Tehran Traffic or Warzone?

More than four million vehicles ply the overcrowded roads and alleys in Tehran every day. A former deputy mayor of Tehran says this number is eight times higher than the roads can handle
There are 307 motor vehicles per 1,000 people in Tehran.There are 307 motor vehicles per 1,000 people in Tehran.
Truth be told, there has been some improvement with the expansion of the subway system, new highways, BRTs, odd-even plans and special traffic restrictions in the central areas of Tehran. This is good but simply not enough

Has Tehran come to a standstill because of the torturous traffic? Do its roads in all four directions, from early morning to late in the night, look like a warzone?  Ask the exhausted and resentful folks who commute to work in this city.

While the people and environmentalists continue to challenge policy makers and urban planners with regard to the permanently clogged roads in every major city, government officials and local automakers, ignoring the monumental health and environmental cost to the masses, never stop basking in “Iran’s booming auto industry”.

From their point of view time, money and energy is geared to increasing auto production “in the interest of the economy and creating jobs.” Few if any decision makers care to explain to the people what actually they have achieved in the critical realm of public transport infrastructure.

Truth be said, there has been some improvement with the expansion of the subway system, new highways, BRTs, odd-even plans and special traffic restrictions in the central parts of Tehran. It is good but simply not enough. Why? Everyday something close to 3,500 new cars are produced by the dysfunctional state-backed local carmakers the vast majority of which are sold in Tehran.  

For all practical purposes Tehran has become one big parking lot and things are expected to get much worse before they get any better. More than four million vehicles commute on Tehran’s roads, a figure that according to a former traffic deputy at Tehran Municipality is eight times over and above the nominal capacity.

Maziar Hosseini says, “Tehran streets and freeways can hardly handle more than 750,000 vehicles. This is while, every day more than four million cars ply the capital’s overcrowded roads,” ISNA reported.

In Tehran, the worsening traffic congestion has become a torture because the public transport system is not enough to meet the growing needs of the bustling metropolis of 12 million people.

Over the past three decades the capital has expanded in all four directions to the extent that on the northern flank high rise towers have crept into the mountains while villas for the nouveau rich have been built at the foothills and near the Alborz Mountain range

According to official figures, the daily influx of people, mainly commuters, brings the ‘daylight’ population of Tehran up to more than 15 million, more than a fifth of the country’s population of 80 million!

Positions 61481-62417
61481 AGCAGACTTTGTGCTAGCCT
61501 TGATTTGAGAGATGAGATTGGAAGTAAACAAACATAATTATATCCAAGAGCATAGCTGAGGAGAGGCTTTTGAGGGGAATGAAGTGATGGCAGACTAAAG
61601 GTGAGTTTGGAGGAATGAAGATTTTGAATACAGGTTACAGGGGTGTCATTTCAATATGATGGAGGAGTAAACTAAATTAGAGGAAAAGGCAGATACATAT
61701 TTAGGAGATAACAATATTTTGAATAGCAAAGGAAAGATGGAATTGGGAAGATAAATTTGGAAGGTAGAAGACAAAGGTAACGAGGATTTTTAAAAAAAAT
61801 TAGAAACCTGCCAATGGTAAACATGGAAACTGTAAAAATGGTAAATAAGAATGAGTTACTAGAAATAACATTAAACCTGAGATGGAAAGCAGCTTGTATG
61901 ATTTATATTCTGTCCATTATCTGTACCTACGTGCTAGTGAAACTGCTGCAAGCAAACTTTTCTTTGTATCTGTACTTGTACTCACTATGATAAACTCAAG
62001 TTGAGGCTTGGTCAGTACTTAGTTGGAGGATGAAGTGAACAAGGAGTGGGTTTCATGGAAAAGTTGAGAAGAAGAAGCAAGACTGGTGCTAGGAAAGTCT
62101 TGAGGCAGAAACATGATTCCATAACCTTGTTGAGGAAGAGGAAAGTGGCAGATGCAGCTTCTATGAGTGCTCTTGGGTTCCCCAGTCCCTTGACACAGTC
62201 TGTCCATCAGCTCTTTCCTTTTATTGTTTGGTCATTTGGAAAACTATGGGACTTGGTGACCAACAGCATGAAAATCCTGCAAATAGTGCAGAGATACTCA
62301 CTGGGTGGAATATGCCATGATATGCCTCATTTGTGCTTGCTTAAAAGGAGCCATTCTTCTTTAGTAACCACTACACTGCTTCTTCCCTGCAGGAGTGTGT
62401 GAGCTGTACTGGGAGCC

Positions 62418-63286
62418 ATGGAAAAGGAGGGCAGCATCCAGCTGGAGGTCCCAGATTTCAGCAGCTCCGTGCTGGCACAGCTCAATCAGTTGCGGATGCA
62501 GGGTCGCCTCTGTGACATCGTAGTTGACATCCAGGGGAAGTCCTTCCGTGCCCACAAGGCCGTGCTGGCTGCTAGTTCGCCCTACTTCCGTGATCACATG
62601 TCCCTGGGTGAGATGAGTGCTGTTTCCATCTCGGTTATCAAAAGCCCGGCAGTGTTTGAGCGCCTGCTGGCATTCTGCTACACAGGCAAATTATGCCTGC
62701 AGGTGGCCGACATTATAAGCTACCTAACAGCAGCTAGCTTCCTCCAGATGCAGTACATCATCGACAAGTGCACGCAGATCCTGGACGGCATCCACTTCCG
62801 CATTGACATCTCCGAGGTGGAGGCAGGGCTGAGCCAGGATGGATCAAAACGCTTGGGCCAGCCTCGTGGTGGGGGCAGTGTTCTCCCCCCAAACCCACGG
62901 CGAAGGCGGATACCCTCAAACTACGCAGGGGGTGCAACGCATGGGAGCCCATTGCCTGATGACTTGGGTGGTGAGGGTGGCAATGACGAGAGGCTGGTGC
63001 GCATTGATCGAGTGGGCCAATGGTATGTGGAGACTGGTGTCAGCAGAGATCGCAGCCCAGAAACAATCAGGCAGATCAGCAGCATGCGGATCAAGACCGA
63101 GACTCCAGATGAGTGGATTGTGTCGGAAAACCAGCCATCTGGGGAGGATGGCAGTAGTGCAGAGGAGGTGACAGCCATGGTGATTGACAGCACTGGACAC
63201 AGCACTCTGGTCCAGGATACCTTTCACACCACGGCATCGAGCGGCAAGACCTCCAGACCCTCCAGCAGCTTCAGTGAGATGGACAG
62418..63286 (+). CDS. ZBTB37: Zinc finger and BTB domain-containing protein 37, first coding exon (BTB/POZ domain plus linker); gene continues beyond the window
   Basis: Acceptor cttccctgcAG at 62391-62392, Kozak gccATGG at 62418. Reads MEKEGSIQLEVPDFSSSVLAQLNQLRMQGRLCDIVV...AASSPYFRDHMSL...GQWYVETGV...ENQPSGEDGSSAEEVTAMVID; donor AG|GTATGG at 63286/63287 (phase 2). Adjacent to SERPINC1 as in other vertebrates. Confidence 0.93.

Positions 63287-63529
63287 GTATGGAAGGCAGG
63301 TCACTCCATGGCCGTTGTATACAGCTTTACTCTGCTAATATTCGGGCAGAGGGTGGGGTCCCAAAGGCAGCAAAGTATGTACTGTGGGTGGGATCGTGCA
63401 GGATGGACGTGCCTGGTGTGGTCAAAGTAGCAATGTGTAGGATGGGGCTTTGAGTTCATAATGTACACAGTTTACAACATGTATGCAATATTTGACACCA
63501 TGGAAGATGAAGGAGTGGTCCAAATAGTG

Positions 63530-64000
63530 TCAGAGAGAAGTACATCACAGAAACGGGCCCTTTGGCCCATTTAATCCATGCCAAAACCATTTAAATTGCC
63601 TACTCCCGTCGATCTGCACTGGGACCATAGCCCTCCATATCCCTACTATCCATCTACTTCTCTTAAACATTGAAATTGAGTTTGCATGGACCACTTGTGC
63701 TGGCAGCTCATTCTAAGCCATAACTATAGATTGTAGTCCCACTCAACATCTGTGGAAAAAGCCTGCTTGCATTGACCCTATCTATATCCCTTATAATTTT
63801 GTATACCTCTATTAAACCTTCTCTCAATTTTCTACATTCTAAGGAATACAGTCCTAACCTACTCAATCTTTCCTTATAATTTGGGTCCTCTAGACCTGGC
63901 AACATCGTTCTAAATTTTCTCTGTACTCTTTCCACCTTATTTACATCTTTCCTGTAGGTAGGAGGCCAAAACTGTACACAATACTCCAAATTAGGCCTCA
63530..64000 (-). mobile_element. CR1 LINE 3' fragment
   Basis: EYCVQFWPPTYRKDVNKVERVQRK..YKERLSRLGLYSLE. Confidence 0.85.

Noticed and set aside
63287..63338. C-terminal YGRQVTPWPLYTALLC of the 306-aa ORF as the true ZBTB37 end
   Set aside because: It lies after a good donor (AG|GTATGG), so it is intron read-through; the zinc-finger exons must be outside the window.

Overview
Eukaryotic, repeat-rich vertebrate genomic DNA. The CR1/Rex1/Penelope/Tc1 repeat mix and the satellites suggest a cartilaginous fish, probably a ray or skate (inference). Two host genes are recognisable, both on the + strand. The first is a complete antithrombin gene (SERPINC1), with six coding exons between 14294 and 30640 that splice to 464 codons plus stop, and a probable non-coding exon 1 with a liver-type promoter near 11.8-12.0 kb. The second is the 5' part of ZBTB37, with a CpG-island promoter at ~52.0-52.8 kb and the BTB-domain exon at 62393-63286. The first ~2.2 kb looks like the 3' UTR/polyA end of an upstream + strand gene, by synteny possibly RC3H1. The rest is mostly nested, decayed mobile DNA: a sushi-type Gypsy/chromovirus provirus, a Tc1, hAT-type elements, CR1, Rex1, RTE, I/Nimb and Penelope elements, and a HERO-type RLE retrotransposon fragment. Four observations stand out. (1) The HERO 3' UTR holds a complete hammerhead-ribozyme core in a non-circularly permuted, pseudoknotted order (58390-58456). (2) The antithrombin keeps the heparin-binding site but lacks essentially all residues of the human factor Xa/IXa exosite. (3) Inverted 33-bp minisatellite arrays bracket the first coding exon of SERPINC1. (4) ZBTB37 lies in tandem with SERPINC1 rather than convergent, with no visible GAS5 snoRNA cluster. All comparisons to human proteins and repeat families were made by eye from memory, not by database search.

The municipality estimates that 19 million daily trips are made in the capital on any working day (and night). Lack of enough and efficient public transport is the primary reason behind the torture 24/7.

 No Solution in Sight

Hosseini concurs that “Tehran’s traffic condition has become unbearable. There is traffic congestion in every major city in the world, but it is controlled and managed.”

What can and should he done to address this huge problem? No one knows. Will the municipalities stand up?

The former TM official says, “Many of the roadways in the city are old and were not built for today’s traffic. Simply put, many of the roads date back to the time when there were not many motor vehicles on the streets” and Tehran’s population was in the region of three million.

During the past ten years, the number of cars commuting on Tehran’s roads has spiked — the number was 1.5 million in 2005.

By the end of 2014, there were 213 motor vehicles per 1,000 people in Iran. According to latest statistics released by the Ministry of Industries, the figure now is 250 in Iran. The number is much higher in Tehran and estimated to be 307 cars per 1,000 citizens.

During the first seven months of the current fiscal that ends in March, 772,120 cars were produced in Iran, which means every day over 3,600 new cars enter the country’s roads.

In August, the government introduced a scrappage scheme which was aimed at decreasing the number of aging vehicles and replacing them with better cars.

One of the other professed goals of the plan was to help reduce the worsening air pollution caused largely by the exhaust fumes. However, in October, the government of President Hassan Rouhani put an end to the auto scrappage scheme with the Minister of Industries Mohammad Shariatmadari saying that “the plan would have a major negative impact on the domestic market and lead to higher prices.”

According to the scheme for each vehicle with fuel consumption over 8.5 liters per 100 kilometers, the auto company was required to pay the government 25 million rials ($650). Hypothetically, the money was to be used for removing the dilapidated gas guzzlers from the roads.

The early death of the scheme was sound of music for the local automakers, who saw the way cleared to continue their dodgy operations.



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